“If ever America should be attacked, the states would fall successively. It will prevent them from giving aid to their sister states; for, as each state will expect to be attacked, and wish to guard against it, each will retain its own militia for its own defence [sic]”.
Mr. Madison goes on to explain that the Congress shall also have power to retain the state militias in time of need. George Mason then addresses exactly who the militia is, he states:
“Mr. Chairman, a worthy member has asked who are the militia, if they be not the people of this country, and if we are not to be protected from the fate of the Germans, Prussians and by our representation? I ask, who are the militia? They consist now of the whole people, except a few public officers. But I cannot say who will be the militia of the future day.”
Mr. Mason said this because the militia was an integral feature during that time. Were it not for the volunteer citizens during the War for Independence as well as aid from France, we may have very well not become a sovereign nation. Mr. Mason goes on to wonder about the future militia and its composition and worries that it will become a group of only lower and middle class people and the more affluent individuals would be exempt from participating if the Constitution is not ratified.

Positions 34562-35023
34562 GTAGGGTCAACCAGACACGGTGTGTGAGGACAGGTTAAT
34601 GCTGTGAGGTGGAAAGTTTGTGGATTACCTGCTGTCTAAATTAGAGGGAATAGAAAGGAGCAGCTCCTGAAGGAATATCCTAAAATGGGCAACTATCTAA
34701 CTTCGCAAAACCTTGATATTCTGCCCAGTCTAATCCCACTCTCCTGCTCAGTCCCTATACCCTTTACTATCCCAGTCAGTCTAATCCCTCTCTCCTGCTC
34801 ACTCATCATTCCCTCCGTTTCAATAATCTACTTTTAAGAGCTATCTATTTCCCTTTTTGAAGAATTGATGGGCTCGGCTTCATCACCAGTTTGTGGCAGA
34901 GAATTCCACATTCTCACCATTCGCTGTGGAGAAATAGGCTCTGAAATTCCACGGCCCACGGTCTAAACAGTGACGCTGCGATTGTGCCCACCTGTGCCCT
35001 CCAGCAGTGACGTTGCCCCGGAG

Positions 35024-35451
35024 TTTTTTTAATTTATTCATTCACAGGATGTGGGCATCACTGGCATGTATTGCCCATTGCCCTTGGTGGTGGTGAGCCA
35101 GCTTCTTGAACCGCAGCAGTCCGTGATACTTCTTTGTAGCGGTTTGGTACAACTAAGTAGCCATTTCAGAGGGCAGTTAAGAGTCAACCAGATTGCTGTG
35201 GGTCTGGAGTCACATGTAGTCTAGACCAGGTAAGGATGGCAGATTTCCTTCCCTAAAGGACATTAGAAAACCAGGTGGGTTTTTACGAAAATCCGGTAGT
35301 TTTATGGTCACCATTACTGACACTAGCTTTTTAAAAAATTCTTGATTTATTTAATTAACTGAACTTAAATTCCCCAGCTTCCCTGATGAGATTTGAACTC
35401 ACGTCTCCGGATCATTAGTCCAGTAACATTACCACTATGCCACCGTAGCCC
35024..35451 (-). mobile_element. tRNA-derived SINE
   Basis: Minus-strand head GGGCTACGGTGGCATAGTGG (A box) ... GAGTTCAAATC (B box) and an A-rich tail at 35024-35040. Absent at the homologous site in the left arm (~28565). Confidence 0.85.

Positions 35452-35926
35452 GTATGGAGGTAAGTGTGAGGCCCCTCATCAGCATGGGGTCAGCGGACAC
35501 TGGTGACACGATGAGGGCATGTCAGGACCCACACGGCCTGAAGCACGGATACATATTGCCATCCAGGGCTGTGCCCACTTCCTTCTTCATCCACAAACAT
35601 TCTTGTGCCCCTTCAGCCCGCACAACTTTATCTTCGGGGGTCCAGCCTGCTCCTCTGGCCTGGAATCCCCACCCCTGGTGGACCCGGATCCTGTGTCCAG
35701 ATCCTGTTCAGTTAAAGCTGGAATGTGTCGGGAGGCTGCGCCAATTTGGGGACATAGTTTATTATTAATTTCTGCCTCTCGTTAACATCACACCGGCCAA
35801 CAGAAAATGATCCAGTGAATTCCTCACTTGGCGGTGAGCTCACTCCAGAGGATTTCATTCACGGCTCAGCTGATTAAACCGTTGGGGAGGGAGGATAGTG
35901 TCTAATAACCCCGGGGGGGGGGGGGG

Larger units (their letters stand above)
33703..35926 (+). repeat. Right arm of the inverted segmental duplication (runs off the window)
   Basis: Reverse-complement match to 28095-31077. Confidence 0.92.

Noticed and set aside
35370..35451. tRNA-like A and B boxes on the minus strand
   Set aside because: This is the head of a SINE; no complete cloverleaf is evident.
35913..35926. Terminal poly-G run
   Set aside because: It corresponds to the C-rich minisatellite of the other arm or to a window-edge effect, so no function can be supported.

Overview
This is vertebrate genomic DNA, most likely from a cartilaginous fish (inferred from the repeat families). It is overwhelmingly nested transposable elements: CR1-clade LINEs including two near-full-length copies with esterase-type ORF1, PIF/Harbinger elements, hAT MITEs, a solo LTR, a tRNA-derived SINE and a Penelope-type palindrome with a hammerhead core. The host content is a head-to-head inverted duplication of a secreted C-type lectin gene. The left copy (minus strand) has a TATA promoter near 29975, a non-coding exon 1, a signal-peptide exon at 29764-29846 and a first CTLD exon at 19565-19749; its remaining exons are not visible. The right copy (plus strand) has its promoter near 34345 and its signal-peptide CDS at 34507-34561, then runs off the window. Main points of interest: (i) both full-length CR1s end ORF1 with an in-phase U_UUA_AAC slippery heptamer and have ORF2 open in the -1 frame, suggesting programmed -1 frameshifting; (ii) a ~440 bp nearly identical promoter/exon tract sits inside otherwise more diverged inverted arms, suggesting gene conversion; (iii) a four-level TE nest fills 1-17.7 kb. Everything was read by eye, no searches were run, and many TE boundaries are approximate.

Some people have made the claim, as is often heard and in relation to the claim of who is permitted to bear arms that the “militia” refers to the standing Army, National and State Guards and the private citizen is not part of any “militia”.
The SCOTUS touched on this in District of Columbia v. Heller as well stating:
“The prefactory clause comports with the Court’s interpretation of the operative clause. The “militia” comprised all male physically capable of acting in concert for the common defense. The Antifederalists feared that the Federal Government would disarm the people in order to disable this citizens’ militia, enabling a politicized standing army or a select militia to rule. The response was to deny Congress power to abridge the ancient right of individuals to keep and bear arms, so that the ideal of a citizens’ militia would be preserved.”